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While Picard is immediately sympathetic to her struggle, his commitment to helping her solidifies when he realizes that she may be related to Data, the friend and colleague who died in order to save Picard in Star Trek: Nemesis. Picard still dreams about Data: they play cards together in Ten Forward during the episode’s opening moments, signalling how important this relationship is both to Jean-Luc and to the series itself. “I don’t want the game to end,” Picard tells his old friend on the ship that meant so much to all of us.

Picard may have moved on from Starfleet, but that doesn’t mean his time on the Enterprise isn’t still where he feels safest, isn’t still what he considers home. But home cannot protect us from everything, even in our dreams. The dream ends with Mars exploding outside of the Enterprise’s window, suggesting just how troubled Jean-Luc still is about the events surrounding the Romulan supernova.

Perhaps it is unfair to judge other characters against the central one in this case, given that the latter has had hundreds of hours of on-screen character development, but it’s hard not to notice just how thinly Dahj is drawn in this premiere. When she is unexpectedly and brutally killed by a Romulan agent in front of Picard halfway through the episode, it becomes somewhat clear why that choice was made. The death is effective because we see how it devastates Picard, who immediately cares deeply about Dahj because he cared deeply about Data, but it would have been even more effective if Dahj had felt more like a fully-developed character rather than a checklist of attributes, starting with giving her at least one full scene before violence and confusion overtakes her storyline.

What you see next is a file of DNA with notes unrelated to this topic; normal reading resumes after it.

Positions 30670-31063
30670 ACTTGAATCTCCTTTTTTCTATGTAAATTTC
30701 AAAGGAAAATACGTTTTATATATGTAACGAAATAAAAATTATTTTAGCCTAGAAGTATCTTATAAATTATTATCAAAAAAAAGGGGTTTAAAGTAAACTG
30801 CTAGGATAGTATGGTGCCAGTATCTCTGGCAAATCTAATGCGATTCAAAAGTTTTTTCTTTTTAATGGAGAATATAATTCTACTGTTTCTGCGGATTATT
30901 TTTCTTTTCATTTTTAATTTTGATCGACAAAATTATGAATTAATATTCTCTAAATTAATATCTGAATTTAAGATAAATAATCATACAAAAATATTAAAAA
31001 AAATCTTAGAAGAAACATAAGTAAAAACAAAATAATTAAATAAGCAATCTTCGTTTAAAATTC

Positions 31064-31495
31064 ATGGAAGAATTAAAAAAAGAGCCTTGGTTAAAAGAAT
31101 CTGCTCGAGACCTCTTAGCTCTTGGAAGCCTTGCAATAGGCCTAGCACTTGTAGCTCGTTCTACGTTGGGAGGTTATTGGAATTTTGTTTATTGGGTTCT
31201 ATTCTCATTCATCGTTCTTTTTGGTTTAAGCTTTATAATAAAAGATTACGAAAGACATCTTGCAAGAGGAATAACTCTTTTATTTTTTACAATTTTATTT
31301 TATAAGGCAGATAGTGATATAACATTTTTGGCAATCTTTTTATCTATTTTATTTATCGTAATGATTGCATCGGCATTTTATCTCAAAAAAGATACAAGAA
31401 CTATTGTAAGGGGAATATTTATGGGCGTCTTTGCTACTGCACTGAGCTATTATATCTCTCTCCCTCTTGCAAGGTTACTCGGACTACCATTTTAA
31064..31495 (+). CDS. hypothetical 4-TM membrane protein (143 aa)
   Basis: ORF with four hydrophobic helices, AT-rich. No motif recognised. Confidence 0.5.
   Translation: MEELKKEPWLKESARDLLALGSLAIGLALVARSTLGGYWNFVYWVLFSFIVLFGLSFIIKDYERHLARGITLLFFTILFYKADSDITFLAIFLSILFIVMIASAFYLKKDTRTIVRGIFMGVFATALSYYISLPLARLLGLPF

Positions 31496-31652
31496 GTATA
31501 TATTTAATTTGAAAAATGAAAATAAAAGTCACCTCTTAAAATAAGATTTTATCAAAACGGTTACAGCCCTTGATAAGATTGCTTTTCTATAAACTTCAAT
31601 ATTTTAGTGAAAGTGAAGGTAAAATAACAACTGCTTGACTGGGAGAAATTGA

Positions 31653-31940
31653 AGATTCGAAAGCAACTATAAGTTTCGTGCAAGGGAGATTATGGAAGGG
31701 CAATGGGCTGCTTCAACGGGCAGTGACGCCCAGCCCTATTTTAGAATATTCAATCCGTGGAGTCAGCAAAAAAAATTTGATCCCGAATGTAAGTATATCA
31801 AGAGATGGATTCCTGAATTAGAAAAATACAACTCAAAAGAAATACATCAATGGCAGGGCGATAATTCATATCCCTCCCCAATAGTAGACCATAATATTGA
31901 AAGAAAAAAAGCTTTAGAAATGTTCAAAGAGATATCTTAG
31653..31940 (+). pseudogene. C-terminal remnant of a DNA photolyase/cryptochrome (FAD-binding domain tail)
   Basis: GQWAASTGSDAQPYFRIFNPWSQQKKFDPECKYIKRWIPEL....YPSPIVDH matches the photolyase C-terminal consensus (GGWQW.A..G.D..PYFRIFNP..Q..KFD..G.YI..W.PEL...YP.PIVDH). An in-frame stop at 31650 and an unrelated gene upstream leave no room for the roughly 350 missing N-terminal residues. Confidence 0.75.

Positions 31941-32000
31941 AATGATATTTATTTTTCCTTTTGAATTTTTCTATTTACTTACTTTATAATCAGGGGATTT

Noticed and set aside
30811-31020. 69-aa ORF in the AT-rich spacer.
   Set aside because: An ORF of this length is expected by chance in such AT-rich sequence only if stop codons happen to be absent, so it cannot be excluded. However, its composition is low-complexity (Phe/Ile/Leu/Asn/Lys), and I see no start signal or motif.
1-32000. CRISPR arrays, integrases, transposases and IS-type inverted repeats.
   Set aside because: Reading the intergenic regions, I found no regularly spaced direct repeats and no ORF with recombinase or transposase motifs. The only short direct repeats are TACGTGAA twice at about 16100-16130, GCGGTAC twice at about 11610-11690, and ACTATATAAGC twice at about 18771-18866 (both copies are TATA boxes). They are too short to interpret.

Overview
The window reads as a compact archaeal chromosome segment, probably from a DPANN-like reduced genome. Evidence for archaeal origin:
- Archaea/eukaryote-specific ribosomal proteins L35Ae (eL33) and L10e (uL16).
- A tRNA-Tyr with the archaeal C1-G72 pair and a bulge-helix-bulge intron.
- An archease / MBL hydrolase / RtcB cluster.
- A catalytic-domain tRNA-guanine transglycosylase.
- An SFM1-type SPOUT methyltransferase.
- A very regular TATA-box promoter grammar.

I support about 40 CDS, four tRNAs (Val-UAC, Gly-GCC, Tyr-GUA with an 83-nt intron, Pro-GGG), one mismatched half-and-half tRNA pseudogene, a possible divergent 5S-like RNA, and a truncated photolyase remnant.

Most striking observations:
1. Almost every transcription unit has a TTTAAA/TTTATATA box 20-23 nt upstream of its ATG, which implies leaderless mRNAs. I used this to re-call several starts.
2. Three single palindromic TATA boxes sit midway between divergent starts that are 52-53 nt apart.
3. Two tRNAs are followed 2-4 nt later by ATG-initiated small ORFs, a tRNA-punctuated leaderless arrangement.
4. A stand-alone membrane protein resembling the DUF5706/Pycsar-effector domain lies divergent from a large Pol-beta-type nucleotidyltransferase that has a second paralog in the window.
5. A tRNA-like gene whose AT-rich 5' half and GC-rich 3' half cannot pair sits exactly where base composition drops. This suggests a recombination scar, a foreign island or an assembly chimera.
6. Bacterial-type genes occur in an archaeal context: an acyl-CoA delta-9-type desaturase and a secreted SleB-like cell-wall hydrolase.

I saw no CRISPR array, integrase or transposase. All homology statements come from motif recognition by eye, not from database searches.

While we briefly meet her boyfriend and mother, those relationships are not allowed to develop in any real way. And while we know she has been accepted into a program at the Daystrom Institute, her identity as a scientist is not integrated into her character. As is, the episode relies too much on the superficial qualities of a specific trope (the emotionally-fraught young woman who is secretly a badass fighter but also a mystery even to herself, seen most famously in Joss Whedon stories) without doing the work to create a specific character, which is particularly important in a story that seems to be engaging with the “what makes us human?” theme central to so much science fiction.

While Dahj’s introduction may not always serve her character well enough, it gives us yet another chance to remember what we have admired about Jean-Luc. “That’s a beautiful memory, and it’s yours. No one can touch it or take it away,” Jean-Luc tells Dahj with a deep empathy. “I will never leave you,” he promises her.